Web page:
The Dogliani Appellation
By Eoghan Neburagho of Natural Swill
There is an incredible amount of history and significance tied into the background of the Dogliani Appellation which is based in the North-West of Italy, and that significant history begins with the famous Dolcetto grape variety!
For some Italians, Dogliani is almost too close to their neighbouring rivals in France, but in the grand scheme of things, being so close to each other has only had positive effects on both French and Italian winemaking styles over the years.
The History of Dogliani’s Accreditation
For decades in the city of Dogliani winemakers have seemed to favour the dark-skinned, trustworthy Dolcetto grape variety which is considered to be a more ‘working class’ and approachable version of a Barbera or Nebbiolo.
Before we go any further, I must stress how important it is for you to understand that there are still ongoing discussions/arguments to this very day on whether the Dolcetto grape variety actually began it’s lifespan in Dogliani or not, so for the benefit of this blog post... we’ll side with the Dogliani side of things.
The official Dolcetto di Dogliani DOC status was granted to the region in the year of 1974. Unsurprisingly, this name fueled the fiery discussions on the Dolcetto grape variety’s actual heritage even more so and luckily, come 2005, the powers that be decided to upgrade Dogliani’s appellation name to Dogliani DOCG instead.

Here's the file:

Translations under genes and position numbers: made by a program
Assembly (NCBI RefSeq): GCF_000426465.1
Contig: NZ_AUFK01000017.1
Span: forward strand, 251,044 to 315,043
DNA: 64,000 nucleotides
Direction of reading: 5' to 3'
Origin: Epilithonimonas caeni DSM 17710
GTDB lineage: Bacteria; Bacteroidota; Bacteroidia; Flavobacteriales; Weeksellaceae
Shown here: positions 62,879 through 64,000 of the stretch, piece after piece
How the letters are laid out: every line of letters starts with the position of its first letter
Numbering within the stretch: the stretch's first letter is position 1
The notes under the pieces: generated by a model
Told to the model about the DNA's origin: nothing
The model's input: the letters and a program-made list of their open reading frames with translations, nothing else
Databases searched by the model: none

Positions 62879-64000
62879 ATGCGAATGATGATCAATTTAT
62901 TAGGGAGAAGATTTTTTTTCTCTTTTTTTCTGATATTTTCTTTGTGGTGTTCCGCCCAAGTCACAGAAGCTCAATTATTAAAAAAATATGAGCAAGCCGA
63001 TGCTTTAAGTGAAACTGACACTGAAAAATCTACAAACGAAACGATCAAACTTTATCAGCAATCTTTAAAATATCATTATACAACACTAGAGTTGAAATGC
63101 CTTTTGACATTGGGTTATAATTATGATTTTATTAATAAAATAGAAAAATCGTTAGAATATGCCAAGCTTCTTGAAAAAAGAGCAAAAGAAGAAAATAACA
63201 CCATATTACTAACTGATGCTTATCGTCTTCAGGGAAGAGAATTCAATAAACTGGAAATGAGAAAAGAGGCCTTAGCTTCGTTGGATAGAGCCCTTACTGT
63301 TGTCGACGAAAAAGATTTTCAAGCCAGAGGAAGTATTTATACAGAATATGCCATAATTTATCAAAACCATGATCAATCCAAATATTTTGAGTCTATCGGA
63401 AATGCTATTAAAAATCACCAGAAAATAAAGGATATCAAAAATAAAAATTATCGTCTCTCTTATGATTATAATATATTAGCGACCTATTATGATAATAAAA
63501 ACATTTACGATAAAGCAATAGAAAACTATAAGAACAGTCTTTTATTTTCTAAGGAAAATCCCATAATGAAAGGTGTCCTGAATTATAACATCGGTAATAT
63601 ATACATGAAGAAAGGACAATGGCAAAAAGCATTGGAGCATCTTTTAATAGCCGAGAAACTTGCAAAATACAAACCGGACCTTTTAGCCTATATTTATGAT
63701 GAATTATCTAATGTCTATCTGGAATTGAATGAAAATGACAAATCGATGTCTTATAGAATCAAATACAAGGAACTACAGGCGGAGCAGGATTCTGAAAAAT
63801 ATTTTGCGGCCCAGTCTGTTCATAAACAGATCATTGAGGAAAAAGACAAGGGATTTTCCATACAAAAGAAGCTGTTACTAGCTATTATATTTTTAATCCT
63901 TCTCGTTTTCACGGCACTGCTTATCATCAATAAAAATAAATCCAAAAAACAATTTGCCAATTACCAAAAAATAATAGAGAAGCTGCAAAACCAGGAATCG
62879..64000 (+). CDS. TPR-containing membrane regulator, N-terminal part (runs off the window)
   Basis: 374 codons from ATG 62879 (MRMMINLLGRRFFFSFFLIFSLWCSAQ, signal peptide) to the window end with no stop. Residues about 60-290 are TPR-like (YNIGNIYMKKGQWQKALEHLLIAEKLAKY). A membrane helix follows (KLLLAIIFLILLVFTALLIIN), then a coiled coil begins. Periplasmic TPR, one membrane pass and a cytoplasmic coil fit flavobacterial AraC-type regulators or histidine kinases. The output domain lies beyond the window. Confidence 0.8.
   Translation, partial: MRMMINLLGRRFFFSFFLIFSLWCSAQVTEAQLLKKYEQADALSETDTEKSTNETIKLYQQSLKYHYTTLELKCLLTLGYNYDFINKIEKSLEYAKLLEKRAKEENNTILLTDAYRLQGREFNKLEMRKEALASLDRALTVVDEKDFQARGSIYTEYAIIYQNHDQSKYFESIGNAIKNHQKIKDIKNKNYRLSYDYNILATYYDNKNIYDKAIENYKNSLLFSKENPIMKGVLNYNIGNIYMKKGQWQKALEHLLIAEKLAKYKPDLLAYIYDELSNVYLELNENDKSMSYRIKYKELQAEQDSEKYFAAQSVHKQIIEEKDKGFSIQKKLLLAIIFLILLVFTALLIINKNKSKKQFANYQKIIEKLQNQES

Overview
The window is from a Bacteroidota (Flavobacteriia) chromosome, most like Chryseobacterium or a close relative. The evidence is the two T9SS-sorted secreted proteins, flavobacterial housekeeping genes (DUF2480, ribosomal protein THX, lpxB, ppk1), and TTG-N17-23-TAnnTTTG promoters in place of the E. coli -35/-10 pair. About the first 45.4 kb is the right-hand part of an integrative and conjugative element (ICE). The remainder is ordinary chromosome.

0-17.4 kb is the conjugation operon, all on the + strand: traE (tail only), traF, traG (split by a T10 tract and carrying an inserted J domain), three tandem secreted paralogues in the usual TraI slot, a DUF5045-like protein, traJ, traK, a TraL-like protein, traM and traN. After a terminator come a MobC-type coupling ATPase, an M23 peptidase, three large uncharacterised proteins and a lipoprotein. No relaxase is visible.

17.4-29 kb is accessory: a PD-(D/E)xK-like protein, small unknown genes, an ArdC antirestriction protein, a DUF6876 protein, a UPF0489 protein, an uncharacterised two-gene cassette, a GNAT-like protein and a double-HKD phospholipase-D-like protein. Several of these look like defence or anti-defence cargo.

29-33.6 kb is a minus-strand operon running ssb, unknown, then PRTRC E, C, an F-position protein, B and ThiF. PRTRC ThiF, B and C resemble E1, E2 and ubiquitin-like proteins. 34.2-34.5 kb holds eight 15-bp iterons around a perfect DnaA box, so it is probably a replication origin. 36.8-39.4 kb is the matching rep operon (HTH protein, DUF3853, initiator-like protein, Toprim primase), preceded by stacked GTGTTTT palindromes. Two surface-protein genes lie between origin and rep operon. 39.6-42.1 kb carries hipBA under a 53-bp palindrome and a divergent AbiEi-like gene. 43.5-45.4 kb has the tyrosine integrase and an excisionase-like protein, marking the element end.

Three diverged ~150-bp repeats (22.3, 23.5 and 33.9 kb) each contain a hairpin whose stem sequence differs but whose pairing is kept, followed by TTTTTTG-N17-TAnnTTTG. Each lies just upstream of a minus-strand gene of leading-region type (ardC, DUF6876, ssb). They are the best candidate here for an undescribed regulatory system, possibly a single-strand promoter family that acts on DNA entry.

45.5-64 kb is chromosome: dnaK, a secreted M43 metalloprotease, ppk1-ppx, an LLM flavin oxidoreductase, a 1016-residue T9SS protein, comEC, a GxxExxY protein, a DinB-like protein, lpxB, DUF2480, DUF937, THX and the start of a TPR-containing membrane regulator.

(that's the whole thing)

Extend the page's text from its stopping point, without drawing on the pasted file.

If you have never tried a Dolcetto red wine from the Dogliani DOCG then pay close attention right about now - think of a deep red, almost luscious appearance in a Zalto wine glass. Imagine beautiful scents of light roasted coffee beans wafting through the air. Pretend you’ve got a mouthful of the richest, fresh bunch of blackberries. That’s what a Dolcetto from Dogliani is all about.
Seriously, by not trying a bottle of Dogliani Dolcetto you’re missing out on some of the most affordable, thirst-quenching red wine Italy has to offer.